It may not be surprising that bullying activity occurs in some parts of the child’s setting but not others. Research shows that aggression is more common in areas that include activity spaces (e.g., block corner, water table) and playgrounds. Aggressiveness is also more common in spaces that are open and less clearly defined, possibly because the expectations for children activity is less defined.
Where is bullying coming from, and what can I do about it?
The general consensus among researchers is that bullying is in part driven by children’s developing social skills and behavior and emotion regulation skills. These skills are very fluid among young children, with the result being a range of challenging behaviors, which may include bullying. As children build social and regulatory skills, challenging behaviors and bullying tend to decline. This research paper examined predictors of bullying or being victimized by bullying. The broadest finding is that children who bully, and children who tend to be victims, score on the extremes using measures of behavior problems. Bullies score extreme on externally – acting outwardly in extreme ways, while victims score high on internalizing, such as withdrawal and passivity. Bully-victims score high on both. In short – all have poor social and behavioral skills. So programs that focus on building children’s social skills are often considered to be one broad bullying prevention measure.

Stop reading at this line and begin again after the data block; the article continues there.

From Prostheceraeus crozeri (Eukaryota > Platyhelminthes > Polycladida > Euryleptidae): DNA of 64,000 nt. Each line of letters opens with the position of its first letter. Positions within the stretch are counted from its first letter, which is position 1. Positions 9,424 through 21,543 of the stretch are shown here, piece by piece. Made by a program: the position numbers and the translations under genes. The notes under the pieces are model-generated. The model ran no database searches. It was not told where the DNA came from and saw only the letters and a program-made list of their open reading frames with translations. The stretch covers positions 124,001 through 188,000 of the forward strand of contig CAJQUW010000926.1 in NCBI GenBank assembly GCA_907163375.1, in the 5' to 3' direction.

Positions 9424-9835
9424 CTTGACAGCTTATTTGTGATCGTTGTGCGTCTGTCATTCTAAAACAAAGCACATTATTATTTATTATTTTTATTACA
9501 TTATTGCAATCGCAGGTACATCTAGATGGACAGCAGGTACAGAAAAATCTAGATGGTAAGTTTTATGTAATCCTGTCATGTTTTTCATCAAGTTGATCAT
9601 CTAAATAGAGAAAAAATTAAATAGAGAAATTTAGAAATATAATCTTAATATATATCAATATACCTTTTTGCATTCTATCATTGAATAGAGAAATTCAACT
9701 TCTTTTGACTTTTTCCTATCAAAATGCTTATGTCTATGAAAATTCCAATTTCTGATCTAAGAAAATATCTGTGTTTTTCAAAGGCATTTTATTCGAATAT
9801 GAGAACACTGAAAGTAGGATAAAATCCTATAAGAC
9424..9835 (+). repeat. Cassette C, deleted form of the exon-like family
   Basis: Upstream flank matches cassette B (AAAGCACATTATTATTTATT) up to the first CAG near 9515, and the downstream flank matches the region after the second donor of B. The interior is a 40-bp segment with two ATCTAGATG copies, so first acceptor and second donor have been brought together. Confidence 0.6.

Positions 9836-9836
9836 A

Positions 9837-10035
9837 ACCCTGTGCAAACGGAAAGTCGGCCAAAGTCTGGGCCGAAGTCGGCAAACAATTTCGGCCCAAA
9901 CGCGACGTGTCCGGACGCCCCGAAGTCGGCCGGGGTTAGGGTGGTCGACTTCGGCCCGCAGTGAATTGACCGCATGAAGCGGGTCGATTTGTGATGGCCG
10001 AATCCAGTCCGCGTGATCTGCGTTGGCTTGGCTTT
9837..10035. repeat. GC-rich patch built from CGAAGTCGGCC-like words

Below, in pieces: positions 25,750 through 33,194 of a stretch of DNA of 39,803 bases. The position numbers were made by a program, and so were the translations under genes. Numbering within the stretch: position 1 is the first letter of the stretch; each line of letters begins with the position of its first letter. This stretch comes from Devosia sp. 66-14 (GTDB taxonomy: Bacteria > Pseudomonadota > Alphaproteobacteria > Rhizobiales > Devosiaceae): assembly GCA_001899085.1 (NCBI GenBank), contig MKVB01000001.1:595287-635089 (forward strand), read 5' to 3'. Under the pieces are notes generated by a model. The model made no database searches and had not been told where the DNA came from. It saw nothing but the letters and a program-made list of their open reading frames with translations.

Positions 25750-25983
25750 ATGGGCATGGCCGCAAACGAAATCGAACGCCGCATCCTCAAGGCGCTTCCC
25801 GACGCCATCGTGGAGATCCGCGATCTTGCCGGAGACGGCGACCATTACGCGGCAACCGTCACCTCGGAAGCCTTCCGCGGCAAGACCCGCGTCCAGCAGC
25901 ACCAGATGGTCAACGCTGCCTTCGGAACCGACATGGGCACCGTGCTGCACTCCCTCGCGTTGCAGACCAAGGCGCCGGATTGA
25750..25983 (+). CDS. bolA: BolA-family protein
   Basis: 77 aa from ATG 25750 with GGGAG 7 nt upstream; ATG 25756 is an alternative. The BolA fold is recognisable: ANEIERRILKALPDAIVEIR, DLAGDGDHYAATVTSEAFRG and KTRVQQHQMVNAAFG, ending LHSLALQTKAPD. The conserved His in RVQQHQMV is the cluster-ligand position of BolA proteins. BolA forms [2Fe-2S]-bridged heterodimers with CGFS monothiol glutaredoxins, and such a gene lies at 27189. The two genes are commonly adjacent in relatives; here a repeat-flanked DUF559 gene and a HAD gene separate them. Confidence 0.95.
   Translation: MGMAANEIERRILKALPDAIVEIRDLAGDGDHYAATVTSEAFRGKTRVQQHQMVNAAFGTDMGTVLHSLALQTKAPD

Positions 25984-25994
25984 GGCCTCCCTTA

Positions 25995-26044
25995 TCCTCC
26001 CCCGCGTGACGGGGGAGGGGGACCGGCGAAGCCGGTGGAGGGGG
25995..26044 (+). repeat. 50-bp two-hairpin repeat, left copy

- In addition to the Guidance Matters article mentioned above, this compilation of teacher competencies to support children’s positive behavior development may be of interest. This report provides a deeper research review of these same ideas.
- The Bernese Program against Victimization (Be-Prox) is one evidence-based model for kindergarten teachers and the Olweus Bullying Prevention Program is one model used for older children.